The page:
Medical student Lindsey Nae Wright discusses the unique and life-altering experience of practicing the physical exam on her dying father. Her experience has turned the happy color yellow into something darker.
Medical student Shivani Sundaram underscores the daily struggles and reality faced by those with dementia and memory disorders through a recognizably “normal” conversation. Read more to find out how this conversation ends.
Medical student Navjot Singh teaches us how to surmount racism with composure, grace, and courage –
“As minorities in medicine, we must give ourselves the space to heal and open our hearts limitlessly to everyone, including the individuals we encounter who try to prevent us from excelling.”
Medical student Micaela Mcgregor gives profound advice to other future black doctors who will one day represent only 4% of practicing American physicians.
Medical student Allen Betts explores the often underrated effect of psychosocial determinants and the integral part they play in the influencing health and well-being. Read more to find out how he has come to appreciate the soft skills a physician gleans through patient encounters rather than through books.
Jean Anne Adomfeh unravels a common gender bias, contained in diagnosing chest pain, that has existed in medicine for decades and how through a few simple yet profound words of a teacher, combined with experiences along the way, she is inspired to help change the narrative.
Katherine Panushka asks readers to reflect and acknowledge that our patients’ stories extend beyond their final moments in her poem, “The Pause.”
Future surgeon Kayla Flewelling describes, in scrupulous detail, the psyche of a medical student as they traverses the learning pipeline, all the while trying to maintain a semblance of sanity, perseverance and perspective.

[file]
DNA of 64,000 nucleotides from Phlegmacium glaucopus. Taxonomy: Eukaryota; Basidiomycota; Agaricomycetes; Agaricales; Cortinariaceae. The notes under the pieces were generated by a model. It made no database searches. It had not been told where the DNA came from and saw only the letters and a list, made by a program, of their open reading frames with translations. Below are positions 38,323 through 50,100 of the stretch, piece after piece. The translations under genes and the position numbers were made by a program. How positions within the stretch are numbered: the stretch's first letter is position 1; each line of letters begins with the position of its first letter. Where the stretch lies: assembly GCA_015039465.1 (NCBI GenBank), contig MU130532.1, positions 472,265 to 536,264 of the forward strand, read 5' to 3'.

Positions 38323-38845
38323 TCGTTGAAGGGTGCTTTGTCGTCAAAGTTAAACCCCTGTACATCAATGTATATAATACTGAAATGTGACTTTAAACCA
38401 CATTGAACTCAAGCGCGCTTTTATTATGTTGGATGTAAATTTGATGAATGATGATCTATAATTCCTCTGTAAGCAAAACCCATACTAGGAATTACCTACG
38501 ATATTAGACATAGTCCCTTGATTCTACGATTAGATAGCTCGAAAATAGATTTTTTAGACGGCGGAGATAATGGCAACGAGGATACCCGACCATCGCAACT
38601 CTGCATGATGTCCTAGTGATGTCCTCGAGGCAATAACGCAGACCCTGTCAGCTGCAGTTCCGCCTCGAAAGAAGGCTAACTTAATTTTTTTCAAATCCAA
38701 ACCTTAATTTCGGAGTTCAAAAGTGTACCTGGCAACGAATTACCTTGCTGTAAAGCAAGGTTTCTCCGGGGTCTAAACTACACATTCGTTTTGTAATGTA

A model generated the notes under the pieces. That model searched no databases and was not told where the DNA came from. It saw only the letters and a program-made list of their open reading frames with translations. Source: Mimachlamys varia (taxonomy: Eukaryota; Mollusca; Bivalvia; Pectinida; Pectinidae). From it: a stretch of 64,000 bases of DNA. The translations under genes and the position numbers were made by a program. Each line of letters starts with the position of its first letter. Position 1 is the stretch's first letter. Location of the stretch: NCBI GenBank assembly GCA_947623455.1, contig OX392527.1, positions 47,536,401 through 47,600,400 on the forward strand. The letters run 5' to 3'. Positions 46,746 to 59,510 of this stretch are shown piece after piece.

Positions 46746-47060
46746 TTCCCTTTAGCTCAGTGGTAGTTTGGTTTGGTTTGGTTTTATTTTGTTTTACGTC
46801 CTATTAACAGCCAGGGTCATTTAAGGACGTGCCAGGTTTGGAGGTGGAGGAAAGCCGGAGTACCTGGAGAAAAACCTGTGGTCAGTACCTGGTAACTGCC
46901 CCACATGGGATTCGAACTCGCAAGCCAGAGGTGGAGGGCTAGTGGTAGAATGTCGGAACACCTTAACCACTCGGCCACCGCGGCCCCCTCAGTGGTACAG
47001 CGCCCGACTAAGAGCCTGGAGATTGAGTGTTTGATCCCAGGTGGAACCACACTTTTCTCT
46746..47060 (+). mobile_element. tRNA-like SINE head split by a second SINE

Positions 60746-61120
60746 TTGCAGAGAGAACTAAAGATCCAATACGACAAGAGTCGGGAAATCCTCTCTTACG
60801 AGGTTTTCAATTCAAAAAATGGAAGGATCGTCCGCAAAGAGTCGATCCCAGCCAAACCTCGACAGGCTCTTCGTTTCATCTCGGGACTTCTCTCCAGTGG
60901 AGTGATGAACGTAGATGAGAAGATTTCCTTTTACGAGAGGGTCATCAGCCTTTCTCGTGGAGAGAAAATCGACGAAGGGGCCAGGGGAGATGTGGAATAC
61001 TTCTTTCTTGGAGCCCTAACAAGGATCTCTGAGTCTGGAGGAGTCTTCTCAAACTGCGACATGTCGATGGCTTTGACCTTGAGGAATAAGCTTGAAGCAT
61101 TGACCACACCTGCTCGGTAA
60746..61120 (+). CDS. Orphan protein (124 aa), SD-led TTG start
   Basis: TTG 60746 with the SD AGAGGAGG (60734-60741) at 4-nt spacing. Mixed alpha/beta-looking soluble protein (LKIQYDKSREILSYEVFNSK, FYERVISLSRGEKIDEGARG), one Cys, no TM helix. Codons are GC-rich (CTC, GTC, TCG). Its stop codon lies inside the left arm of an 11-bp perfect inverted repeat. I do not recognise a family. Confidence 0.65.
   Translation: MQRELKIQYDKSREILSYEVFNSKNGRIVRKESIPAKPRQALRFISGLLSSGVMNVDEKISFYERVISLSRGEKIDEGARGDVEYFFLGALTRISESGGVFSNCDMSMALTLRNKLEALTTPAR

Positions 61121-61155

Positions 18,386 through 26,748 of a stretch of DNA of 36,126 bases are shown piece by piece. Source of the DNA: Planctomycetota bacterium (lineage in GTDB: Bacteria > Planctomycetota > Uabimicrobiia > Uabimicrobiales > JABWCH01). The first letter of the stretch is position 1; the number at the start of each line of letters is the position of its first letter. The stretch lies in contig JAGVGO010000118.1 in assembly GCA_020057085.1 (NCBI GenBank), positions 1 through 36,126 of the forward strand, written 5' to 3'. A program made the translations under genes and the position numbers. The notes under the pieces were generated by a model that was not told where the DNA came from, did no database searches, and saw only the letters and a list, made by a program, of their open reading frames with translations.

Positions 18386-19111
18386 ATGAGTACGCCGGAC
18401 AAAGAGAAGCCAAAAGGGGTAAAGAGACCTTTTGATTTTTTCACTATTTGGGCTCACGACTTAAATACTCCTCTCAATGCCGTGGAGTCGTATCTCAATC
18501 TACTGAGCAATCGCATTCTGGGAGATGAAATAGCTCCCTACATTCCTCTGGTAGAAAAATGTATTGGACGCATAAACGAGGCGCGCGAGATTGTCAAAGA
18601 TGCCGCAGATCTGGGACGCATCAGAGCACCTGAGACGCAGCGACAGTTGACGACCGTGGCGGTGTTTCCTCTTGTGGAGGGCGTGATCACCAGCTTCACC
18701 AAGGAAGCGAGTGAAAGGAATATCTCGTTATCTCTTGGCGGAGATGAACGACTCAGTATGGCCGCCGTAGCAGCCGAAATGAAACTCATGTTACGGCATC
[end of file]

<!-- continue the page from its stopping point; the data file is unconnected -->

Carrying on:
Health care providers face what seem to be insurmountable challenges on a daily basis; none more sobering than the inhumanities and tragedies that often occur when on the clock. Medical student Nicholas Czelatka gives his perspective on what quality health care truly means.
Medical student Ritha Mera reviews responses to reproductive health care accesses during the COVID-19 pandemic. Mera writes as an advocate for women of color and highlights health disparities in vulnerable populations. Through drawing comparisons to past natural disasters and tracking the current pandemic’s harmful impacts on reproductive health care, Mera makes an argument for contraception and family planning to be included in emergency protocols for future disruptions.
Medical student Vidya Lala vividly describes her interpretation of the often cited terms black body and black lives. Read more to find out what these terms mean to her.
As a young immigrant from the Philippines, medical student Russyan recounts his journey, through verse, from his village to medical school and the challenges, lessons and values learned along the way.